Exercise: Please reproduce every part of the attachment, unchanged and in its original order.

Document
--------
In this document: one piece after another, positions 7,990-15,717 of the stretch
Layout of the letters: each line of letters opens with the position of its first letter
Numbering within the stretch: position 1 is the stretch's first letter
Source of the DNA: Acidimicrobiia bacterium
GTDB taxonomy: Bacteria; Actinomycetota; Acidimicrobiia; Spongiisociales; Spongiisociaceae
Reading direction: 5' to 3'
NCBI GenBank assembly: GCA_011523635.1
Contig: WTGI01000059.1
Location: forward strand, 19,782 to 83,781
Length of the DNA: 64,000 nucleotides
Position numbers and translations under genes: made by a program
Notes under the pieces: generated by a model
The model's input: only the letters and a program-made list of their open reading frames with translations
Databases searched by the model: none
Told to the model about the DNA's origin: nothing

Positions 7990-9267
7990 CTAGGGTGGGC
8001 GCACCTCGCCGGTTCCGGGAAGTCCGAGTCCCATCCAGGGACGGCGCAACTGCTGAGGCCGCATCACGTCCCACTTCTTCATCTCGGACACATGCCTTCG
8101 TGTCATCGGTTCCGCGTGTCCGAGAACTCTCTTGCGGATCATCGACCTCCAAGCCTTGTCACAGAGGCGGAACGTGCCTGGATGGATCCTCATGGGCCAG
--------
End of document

In this document: one piece after another, positions 7,990-15,717 of the stretch
Layout of the letters: each line of letters opens with the position of its first letter
Numbering within the stretch: position 1 is the stretch's first letter
Source of the DNA: Acidimicrobiia bacterium
GTDB taxonomy: Bacteria; Actinomycetota; Acidimicrobiia; Spongiisociales; Spongiisociaceae
Reading direction: 5' to 3'
NCBI GenBank assembly: GCA_011523635.1
Contig: WTGI01000059.1
Location: forward strand, 19,782 to 83,781
Length of the DNA: 64,000 nucleotides
Position numbers and translations under genes: made by a program
Notes under the pieces: generated by a model
The model's input: only the letters and a program-made list of their open reading frames with translations
Databases searched by the model: none
Told to the model about the DNA's origin: nothing

Positions 7990-9267
7990 CTAGGGTGGGC
8001 GCACCTCGCCGGTTCCGGGAAGTCCGAGTCCCATCCAGGGACGGCGCAACTGCTGAGGCCGCATCACGTCCCACTTCTTCATCTCGGACACATGCCTTCG
8101 TGTCATCGGTTCCGCGTGTCCGAGAACTCTCTTGCGGATCATCGACCTCCAAGCCTTGTCACAGAGGCGGAACGTGCCTGGATGGATCCTCATGGGCCAG